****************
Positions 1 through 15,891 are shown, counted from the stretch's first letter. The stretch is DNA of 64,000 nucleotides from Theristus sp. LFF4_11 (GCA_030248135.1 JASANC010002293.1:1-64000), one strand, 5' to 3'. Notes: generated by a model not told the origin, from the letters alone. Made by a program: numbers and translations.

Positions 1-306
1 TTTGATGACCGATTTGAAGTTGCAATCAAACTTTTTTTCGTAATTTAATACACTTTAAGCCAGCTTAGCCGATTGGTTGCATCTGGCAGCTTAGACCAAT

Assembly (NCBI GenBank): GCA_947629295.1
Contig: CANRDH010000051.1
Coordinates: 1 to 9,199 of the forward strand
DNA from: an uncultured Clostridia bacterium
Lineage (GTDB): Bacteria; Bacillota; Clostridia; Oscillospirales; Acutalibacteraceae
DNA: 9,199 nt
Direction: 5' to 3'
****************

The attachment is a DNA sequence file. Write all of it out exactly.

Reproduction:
Positions 1 through 15,891 are shown, counted from the stretch's first letter. The stretch is DNA of 64,000 nucleotides from Theristus sp. LFF4_11 (GCA_030248135.1 JASANC010002293.1:1-64000), one strand, 5' to 3'. Notes: generated by a model not told the origin, from the letters alone. Made by a program: numbers and translations.

Positions 1-306
1 TTTGATGACCGATTTGAAGTTGCAATCAAACTTTTTTTCGTAATTTAATACACTTTAAGCCAGCTTAGCCGATTGGTTGCATCTGGCAGCTTAGACCAAT

Assembly (NCBI GenBank): GCA_947629295.1
Contig: CANRDH010000051.1
Coordinates: 1 to 9,199 of the forward strand
DNA from: an uncultured Clostridia bacterium
Lineage (GTDB): Bacteria; Bacillota; Clostridia; Oscillospirales; Acutalibacteraceae
DNA: 9,199 nt
Direction: 5' to 3'